By Michael Fredericks
Investors returning to their desks after peaceful holiday breaks were probably jolted at their desks by the rout in both stock and bond markets.
Federal Reserve officials signaled an even faster timeline for interest-rate hikes, causing the 10-Year Treasury yield to bolt higher and equities–particularly techy, more speculative names–to get battered.
For investors, 2022 may at first glance look murky. Powerful forces that pushed equities to all-time highs now seem to be on the cusp of fading. For older generations (or faux hipsters in the current one), this may recall the jarring sound a record player makes when the needle abruptly stops on a favorite track.
So, what should income investors do in this world that’s poised to undergo a regime shift? They need to develop a complicated relationship with the quality of their assets. Basically, in stock markets, embrace quality. In bonds, be more willing to ditch it, selectively.
We also believe that we are likely entering a period when no single trade or asset will dominate, which means that investors can benefit from spreading their chips across different markets. Will 2022 see a fourth straight year of double-digit returns in global equities? Perhaps. But will a handful of tech titans account for a third of the gains of the S&P 500 Index again? I’m very doubtful.
Just in January, we’ve witnessed the fragility of having such a narrow focus on growth. In the first week of 2022, about 40% of stocks trading on the Nasdaq were down 50% or more from their one-year highs.¹ And the Fed’s actions in 2022 may further dent the appetite for high-valuation, speculative companies.
This is why our team is seeking to invest in areas of the equity market that have been left behind. In fact, a bout of volatility may be an opportunity to scoop up dividend stocks that have consistently demonstrated wider profit margins and reliable revenue streams – features that can also help them overcome inflation pressures.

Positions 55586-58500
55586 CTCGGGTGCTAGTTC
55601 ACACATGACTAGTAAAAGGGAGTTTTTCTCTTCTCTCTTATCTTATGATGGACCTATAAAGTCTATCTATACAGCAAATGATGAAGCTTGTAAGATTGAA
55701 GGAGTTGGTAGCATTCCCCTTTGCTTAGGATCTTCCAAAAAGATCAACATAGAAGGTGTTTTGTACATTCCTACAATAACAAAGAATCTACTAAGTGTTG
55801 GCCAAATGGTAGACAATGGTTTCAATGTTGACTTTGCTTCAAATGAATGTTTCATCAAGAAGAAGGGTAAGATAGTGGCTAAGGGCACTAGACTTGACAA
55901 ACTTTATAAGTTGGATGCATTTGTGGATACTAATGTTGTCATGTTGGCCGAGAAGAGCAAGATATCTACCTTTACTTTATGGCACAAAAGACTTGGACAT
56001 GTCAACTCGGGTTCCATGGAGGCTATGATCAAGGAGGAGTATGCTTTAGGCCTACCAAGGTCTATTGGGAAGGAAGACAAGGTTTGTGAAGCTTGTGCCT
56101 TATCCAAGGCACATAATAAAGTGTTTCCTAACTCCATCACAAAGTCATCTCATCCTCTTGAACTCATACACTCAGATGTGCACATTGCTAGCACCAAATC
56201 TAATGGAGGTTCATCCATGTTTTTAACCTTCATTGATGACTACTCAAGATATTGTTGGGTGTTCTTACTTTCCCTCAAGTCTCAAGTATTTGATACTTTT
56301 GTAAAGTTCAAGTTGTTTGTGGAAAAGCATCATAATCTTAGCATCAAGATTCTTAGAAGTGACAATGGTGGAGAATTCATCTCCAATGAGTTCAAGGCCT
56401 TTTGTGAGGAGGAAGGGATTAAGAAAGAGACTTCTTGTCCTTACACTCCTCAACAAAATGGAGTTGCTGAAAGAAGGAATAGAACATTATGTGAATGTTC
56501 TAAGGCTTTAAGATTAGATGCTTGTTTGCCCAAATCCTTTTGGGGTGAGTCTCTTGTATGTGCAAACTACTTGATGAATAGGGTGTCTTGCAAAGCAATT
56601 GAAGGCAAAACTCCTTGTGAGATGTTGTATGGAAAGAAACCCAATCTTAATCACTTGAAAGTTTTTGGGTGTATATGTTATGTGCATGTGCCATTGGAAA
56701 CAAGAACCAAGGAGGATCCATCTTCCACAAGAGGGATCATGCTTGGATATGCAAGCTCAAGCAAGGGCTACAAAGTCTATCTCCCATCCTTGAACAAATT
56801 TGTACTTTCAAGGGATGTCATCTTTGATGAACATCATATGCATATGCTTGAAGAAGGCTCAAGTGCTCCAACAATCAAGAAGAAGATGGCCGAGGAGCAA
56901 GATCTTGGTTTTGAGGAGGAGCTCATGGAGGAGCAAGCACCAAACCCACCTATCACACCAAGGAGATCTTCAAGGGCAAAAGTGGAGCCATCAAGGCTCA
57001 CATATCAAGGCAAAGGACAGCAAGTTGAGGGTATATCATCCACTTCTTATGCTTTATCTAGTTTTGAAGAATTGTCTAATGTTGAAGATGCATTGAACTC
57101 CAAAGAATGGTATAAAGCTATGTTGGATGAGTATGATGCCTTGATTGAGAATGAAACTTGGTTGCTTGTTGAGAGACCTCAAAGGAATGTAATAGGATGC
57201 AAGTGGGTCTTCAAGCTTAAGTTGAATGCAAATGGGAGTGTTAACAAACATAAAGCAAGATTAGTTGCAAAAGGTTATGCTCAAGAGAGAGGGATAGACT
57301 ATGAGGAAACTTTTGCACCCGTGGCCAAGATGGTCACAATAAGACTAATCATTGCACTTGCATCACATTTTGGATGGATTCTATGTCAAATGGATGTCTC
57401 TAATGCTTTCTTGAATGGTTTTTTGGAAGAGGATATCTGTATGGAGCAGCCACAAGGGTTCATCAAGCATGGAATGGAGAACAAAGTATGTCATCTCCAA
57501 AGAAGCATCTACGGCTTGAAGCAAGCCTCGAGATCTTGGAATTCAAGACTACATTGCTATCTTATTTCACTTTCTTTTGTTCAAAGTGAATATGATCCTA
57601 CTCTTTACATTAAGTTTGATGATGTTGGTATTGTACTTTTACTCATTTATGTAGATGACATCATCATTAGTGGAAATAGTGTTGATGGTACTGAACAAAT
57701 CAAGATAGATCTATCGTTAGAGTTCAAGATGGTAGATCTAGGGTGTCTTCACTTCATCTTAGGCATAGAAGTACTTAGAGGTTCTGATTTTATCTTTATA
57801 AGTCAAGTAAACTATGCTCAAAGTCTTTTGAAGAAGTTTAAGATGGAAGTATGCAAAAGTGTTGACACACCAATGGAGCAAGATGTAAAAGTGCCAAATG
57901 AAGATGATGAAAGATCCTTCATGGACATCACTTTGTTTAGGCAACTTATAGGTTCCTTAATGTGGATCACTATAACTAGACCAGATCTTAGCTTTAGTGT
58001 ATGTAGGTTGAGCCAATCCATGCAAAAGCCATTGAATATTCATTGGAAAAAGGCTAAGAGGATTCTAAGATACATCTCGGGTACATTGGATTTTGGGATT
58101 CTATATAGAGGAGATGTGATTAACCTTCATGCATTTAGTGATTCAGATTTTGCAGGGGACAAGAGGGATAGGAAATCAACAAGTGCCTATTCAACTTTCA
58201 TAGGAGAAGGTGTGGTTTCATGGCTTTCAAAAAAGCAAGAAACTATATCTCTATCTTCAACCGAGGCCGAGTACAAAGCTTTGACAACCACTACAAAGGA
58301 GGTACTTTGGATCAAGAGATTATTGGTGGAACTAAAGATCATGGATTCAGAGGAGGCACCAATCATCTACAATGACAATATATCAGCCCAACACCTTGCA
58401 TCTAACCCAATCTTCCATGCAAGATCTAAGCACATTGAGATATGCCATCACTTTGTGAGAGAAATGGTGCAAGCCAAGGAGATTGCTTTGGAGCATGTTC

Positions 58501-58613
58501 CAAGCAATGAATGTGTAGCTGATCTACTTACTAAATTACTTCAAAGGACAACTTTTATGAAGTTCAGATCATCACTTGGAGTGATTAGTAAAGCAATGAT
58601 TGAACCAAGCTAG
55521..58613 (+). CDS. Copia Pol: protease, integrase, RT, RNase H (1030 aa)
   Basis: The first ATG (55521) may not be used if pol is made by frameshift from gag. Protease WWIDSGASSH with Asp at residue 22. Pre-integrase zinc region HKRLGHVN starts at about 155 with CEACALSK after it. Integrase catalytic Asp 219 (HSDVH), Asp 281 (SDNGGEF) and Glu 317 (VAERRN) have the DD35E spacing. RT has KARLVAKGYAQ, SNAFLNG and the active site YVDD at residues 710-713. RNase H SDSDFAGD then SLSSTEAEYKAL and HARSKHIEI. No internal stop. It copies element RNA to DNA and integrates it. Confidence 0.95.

When it comes to the bond market, our portfolios have minimal exposure to government fixed-income and investment-grade credit. The picture for high yield is a little trickier. As we get later in the economic cycle, the extra compensation bond investors are getting for going down in quality is increasingly thin. Our team has been focused on selecting the high-yield bonds of companies that we believe will prove resilient during the next economic crisis or recession.
We’ve also been incrementally adding to loans over bonds, demonstrating our preference for being higher up in the capital structure for the same company. Bank loans may also offer resilience against rising interest rates as their coupon payments adjust relative to short-term rates.
All in all, it seems to me as a fresh year kicks off, that investor conviction is low. As mentioned, it’s likely tied to expectations for higher rates and less liquidity this year. Many investors believe the prolonged period of ultra-easy global monetary policies that’s been with us could be winding up.
The downbeat mood in markets is also probably tied to being tired of trying to forecast the path of the ongoing pandemic. Against this backdrop, my team believes that the first line of defense in 2022 will be discipline and selectivity. It doesn’t have to be the end of your favorite song. We just need to reset the vinyl for the next track.
1 Source: Bloomberg, January 10, 2022.
This post originally appeared on the iShares Market Insights.
Editor’s Note: The summary bullets for this article were chosen by Seeking Alpha editors.